Psalm 83 tickled my “taste buds” this morning. First time, as near as I can remember or tell from my journal, that I’ve paused to reflect on this psalm.
Not surprised that I’ve never paused here before. It doesn’t really present itself as much of an oasis for morning refreshment. It’s one of those songs calling on God to deal with Israel’s enemies. Asking God to “not keep silence”, to no longer “be still” but to engage in dealing with those who have “raised their heads” against Israel determining to “wipe them out” so that “the name of Israel be remembered no more.” While calling on God to intervene and make these enemies “like whirling dust” and “chaff before the wind”; to consume them like a fire, pursue them like a tempest, or terrify them “with Your hurricane” all speak to God’s almighty power, vengeance and judgment aren’t normally the sort of things you want to start your morning with.
But for some reason (I’m thinking a Spirit led reason) I’m chewing on Psalm 83 this morning. And there’s two things I’m noodling on.
First, God has determined to make Himself inseparable from His people. You mess with God’s people and you’re messing with God Himself.
O God, do not keep silence; do not hold Your peace or be still, O God! For behold, Your enemies make an uproar; those who hate You have raised their heads. They lay crafty plans against Your people; they consult together against Your treasured ones.
(Psalm 83:1-3 ESV)
Asaph, led by the Spirit, says that God’s enemies, those who hate Him, demonstrate that hatred through their scheming and conspiring against His people, His treasured ones. God and His people are inseparable. Love God, you’re gonna love the people of God. Love the people of God, it’s evidence that you love God. Hate God, you’re gonna hate His people. Hate the people of God, you’re hating on God Himself.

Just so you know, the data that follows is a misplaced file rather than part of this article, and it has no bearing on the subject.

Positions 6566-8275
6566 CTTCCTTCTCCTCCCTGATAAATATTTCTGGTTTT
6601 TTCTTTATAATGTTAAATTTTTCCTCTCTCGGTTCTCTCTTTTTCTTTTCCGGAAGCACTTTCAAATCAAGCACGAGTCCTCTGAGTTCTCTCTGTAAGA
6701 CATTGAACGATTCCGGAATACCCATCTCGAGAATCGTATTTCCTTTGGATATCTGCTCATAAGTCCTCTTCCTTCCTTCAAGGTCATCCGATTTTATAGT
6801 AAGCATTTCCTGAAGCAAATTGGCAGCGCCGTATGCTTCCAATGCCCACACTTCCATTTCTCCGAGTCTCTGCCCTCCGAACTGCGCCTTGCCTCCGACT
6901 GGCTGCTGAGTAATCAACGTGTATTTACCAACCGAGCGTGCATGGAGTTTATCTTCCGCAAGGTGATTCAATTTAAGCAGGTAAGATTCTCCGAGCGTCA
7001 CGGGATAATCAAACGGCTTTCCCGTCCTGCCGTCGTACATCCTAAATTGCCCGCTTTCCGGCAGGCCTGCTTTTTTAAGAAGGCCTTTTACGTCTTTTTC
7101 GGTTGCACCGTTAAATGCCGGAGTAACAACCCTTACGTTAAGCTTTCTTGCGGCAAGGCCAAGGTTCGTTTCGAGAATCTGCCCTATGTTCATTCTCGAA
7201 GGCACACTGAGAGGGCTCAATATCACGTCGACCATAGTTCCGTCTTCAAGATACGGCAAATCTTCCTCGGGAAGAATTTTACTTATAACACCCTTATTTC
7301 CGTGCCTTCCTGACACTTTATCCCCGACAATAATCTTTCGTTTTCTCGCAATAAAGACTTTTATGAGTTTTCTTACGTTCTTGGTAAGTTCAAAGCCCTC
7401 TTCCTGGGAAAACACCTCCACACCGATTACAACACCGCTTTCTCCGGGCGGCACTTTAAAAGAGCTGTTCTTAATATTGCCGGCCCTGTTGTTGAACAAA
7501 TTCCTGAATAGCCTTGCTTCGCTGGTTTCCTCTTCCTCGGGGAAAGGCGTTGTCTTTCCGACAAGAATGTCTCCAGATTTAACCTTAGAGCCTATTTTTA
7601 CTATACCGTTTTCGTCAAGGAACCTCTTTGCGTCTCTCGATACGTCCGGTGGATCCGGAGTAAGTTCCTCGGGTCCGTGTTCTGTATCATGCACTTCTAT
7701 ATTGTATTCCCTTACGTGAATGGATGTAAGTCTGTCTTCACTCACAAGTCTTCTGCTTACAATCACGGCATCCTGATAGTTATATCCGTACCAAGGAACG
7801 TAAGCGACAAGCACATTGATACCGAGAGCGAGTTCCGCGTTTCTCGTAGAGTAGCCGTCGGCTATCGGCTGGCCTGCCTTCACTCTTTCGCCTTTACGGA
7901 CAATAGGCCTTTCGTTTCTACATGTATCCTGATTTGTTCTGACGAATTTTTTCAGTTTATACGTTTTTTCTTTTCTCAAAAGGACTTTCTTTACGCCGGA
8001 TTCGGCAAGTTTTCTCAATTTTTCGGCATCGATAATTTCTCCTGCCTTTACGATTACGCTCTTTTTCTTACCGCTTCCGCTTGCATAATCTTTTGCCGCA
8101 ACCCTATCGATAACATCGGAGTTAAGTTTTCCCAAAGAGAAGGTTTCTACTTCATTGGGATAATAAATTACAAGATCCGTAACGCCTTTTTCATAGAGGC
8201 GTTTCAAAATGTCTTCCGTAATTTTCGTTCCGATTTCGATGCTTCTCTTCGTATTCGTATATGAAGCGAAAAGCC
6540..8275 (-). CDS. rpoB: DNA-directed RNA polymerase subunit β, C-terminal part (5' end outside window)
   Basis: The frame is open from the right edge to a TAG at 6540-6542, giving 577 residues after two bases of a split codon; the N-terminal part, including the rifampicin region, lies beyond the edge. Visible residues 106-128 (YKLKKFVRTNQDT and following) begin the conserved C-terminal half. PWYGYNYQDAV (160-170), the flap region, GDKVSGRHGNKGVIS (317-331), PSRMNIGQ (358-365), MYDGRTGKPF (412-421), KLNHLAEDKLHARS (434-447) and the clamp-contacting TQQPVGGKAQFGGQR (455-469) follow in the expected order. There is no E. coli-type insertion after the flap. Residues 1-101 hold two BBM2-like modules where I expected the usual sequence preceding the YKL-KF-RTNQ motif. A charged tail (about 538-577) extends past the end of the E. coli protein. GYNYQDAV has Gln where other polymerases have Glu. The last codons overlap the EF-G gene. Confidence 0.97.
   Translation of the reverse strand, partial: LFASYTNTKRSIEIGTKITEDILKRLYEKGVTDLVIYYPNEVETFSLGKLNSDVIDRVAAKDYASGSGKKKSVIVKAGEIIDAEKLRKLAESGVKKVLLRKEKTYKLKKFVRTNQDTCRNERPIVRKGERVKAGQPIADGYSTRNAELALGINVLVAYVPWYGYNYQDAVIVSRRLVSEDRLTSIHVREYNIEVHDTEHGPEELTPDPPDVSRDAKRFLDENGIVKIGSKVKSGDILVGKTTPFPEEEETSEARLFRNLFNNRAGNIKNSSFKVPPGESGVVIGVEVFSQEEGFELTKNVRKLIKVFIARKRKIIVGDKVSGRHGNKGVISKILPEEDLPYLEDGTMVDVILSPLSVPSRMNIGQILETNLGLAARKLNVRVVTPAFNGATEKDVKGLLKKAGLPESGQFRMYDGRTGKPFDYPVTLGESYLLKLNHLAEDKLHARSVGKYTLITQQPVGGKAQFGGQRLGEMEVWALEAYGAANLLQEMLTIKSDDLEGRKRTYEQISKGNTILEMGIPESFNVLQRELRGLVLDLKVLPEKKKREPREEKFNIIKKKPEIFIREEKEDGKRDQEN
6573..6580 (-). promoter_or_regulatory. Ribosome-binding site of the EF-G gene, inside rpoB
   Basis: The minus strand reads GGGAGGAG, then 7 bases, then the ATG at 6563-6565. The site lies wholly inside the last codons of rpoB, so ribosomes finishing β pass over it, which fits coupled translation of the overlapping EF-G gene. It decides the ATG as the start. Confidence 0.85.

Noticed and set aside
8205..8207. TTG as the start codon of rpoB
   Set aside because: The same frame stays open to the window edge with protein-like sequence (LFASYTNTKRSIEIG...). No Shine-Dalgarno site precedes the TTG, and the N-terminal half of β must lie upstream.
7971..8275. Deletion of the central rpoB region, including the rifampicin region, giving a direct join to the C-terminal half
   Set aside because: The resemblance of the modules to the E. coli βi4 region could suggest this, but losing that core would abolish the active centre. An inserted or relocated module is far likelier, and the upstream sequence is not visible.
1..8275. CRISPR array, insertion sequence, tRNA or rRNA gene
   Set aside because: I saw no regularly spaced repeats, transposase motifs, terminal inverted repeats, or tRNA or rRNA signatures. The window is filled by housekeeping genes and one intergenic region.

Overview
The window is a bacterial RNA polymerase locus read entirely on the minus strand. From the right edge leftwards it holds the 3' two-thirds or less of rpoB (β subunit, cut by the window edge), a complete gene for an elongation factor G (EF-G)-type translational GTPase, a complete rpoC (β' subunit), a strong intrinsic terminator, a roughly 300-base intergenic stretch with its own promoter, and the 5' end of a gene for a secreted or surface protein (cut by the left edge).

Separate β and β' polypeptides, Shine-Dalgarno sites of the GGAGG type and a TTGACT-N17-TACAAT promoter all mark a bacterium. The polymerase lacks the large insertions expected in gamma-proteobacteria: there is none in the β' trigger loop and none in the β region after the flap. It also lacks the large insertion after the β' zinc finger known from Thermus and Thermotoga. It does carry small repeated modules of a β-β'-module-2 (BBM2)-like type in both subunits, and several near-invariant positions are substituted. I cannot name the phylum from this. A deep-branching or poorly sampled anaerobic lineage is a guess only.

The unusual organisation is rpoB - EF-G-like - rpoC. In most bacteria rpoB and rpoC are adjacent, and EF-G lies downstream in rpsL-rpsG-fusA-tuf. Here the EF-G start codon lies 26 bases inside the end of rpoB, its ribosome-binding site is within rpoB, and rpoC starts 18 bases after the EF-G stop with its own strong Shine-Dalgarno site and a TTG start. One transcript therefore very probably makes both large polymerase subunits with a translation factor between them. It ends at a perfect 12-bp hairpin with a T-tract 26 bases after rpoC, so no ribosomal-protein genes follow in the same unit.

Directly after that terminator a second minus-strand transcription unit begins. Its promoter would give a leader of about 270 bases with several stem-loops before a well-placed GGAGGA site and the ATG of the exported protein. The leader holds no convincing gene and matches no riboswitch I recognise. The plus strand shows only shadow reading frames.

So Asaph’s cry for help isn’t just to protect his own skin, it’s a cry for God to protect His own Name. These enemies are not just making a pact to pummel Israel, the God-breathed scriptures say that “against [God] they make a covenant” (83:5). Take on God’s treasured ones and you’re entering into battle with the Holy One who redeemed that treasure for Himself.
A lot to chew on there, but in the midst of Asaph’s call-to-arms of God, there is a blessing and comfort for this child of God as I consider how intricately God has bound Himself to His people. My protection through His power not only is for my good, but more amazingly is also for His glory.
Then, it’s the closing verses of the song that grab me.
Fill their faces with shame, that they may seek Your name, O LORD. Let them be put to shame and dismayed forever; let them perish in disgrace, that they may know that You alone, whose name is the LORD, are the Most High over all the earth.
(Psalm 83:16-18 ESV)
Is it just me, or are redemption’s purposes at play even in Jehovah’s vengeance and judgment? Even as God rises up against His enemies, even as God does what God needs to do to protect His treasured people, even as the songwriter cries out that the wrath of heaven would be poured out on earth, it’s that men — even men who were enemies of God — might seek His name, and know that He alone is the Most High over all the earth. That even in the severity of God, the kindness of God is seen when it brings His enemies to know that He is God. Here too, God’s intervention on Israel’s behalf and in defense of His holy inheritance, while resulting in His people’s good, ultimately is to make His glory known so others might benefit as well.
Hmmm. God protects His people because they are His people. Comes to their rescue because they are His treasure. What’s more, God will rise, and not keep silent to deal with sin and rebellion, but always with a heart that desires none should perish but that all should reach repentance (2Pet. 3:9). That men and women would come to their senses and worship the God who created them rather than war with Him.
For our good? Yup. For His glory? Yup again.
All by His grace? I’m thinkin . . .